The bottomline is to educate people
Education researchers believe that knowledge is always a blessing for humanity regardless of who wants it. And that the bottomline is to educate people; what they are going to do with education is up to them, nonetheless. But there is a responsibility to make sure that knowledge takes effect in people’s lives. That is the mission.
The task of creating able-minded humans through (continuous) education is a noble mission. According to as Karen Barbour, an education theorist, people are “the only legitimate holders of knowledge, capable of discovering truth and reality through rational method.” However, such legitimate hold of knowledge is preceded by an affirmation of what to teach and how.
For the most part, this is done through fine-tuned pedagogies and targeted delivery of lessons. Actually, knowledge takes hold when curricula and pedagogies are localized. In fact, as per Konai Thaman, an educator and author, through the acceptance of localized views on education, pedagogies may help promote a purposeful delivery of knowledge and “decolonizing formal education.”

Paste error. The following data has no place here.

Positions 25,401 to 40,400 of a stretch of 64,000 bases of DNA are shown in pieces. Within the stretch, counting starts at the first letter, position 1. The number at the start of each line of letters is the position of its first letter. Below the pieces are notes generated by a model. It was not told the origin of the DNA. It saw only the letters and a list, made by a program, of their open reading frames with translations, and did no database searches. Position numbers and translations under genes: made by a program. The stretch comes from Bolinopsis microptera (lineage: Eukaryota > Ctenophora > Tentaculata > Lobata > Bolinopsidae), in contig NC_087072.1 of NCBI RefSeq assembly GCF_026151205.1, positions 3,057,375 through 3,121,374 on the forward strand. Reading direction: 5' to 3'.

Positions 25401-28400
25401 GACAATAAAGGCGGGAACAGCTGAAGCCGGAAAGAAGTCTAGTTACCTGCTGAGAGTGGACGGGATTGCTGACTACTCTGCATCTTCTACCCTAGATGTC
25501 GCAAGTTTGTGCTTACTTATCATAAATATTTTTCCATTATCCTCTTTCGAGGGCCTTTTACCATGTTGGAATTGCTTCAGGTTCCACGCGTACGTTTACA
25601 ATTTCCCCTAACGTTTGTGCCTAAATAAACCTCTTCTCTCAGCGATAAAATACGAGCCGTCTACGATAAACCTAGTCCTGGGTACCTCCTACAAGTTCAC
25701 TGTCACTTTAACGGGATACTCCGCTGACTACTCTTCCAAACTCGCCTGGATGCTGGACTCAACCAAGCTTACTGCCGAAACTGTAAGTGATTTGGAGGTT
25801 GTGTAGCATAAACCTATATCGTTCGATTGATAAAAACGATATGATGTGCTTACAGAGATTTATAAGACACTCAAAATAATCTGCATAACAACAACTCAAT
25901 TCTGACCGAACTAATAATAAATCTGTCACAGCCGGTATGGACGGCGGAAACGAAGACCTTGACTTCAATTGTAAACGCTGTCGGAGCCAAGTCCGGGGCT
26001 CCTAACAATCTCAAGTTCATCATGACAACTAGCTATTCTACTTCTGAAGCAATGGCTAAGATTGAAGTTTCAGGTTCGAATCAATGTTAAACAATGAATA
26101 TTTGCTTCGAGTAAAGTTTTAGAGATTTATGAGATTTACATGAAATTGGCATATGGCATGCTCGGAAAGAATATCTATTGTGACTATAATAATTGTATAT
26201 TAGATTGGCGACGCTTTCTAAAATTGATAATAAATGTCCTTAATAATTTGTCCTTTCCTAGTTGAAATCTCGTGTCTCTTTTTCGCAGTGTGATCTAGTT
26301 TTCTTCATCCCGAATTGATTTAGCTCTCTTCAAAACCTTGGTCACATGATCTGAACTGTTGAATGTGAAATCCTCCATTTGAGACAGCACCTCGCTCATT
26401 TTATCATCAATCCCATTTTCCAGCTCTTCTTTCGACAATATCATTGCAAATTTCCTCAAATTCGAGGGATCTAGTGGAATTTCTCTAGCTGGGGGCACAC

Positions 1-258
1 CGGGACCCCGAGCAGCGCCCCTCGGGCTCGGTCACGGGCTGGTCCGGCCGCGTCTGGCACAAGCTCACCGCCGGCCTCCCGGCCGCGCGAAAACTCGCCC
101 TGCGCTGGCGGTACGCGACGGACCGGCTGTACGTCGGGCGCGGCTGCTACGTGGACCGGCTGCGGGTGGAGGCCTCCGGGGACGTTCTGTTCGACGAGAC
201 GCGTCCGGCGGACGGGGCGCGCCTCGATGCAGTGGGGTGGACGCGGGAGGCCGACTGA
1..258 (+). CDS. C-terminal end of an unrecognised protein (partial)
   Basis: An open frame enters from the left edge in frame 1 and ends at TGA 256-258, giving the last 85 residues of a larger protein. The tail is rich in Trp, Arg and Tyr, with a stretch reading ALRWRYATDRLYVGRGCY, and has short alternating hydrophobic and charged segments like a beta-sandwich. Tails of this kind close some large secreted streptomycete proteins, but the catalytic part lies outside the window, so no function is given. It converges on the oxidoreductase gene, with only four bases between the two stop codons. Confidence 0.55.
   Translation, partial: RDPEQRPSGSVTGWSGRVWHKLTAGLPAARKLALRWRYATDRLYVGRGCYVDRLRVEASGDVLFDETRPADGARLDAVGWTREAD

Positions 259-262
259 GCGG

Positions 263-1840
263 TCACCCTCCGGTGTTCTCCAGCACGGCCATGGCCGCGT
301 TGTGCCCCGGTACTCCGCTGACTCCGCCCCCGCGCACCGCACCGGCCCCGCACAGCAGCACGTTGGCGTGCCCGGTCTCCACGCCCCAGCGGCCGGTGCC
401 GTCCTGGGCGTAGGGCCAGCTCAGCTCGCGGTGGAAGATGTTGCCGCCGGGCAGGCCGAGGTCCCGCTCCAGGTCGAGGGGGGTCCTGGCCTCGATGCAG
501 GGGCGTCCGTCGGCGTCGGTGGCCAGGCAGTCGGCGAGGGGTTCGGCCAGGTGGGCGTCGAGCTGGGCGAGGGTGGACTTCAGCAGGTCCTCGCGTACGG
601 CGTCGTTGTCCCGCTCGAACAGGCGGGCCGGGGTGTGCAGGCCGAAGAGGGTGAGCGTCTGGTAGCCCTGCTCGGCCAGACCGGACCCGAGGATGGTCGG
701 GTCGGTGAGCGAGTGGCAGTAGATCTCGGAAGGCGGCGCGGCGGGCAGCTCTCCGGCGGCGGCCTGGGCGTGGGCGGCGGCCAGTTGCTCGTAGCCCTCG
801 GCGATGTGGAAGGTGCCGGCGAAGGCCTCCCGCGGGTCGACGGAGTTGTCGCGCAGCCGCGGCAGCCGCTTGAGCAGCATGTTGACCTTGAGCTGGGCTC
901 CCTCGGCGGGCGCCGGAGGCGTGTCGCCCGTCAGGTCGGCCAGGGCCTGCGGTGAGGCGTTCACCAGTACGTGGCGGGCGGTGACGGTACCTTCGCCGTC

Tailored pedagogies are the opposite of one-size-fits-all method of teaching. If education is to benefit mankind as a whole, we should de-emphasize the one-size-fits-all method of teaching and relating to the world’s students. The best comes when culturally driven approaches are employed. Indeed, everybody including those people who are trapped in poverty and racism may have something to offer. And they can help build the best teaching practice.
Wisdom and sympathy incorporated into the very curriculum could help underachievers learn better, strive better toward their future and help the wider communities flourish. The good news is that educational institutions can take advantage of the knowledge base. They can re-approach and experiment ways to teach students of color and those who are trapped in institutional baskets. To recap, the bottomline is to educate people regardless of their purpose in life.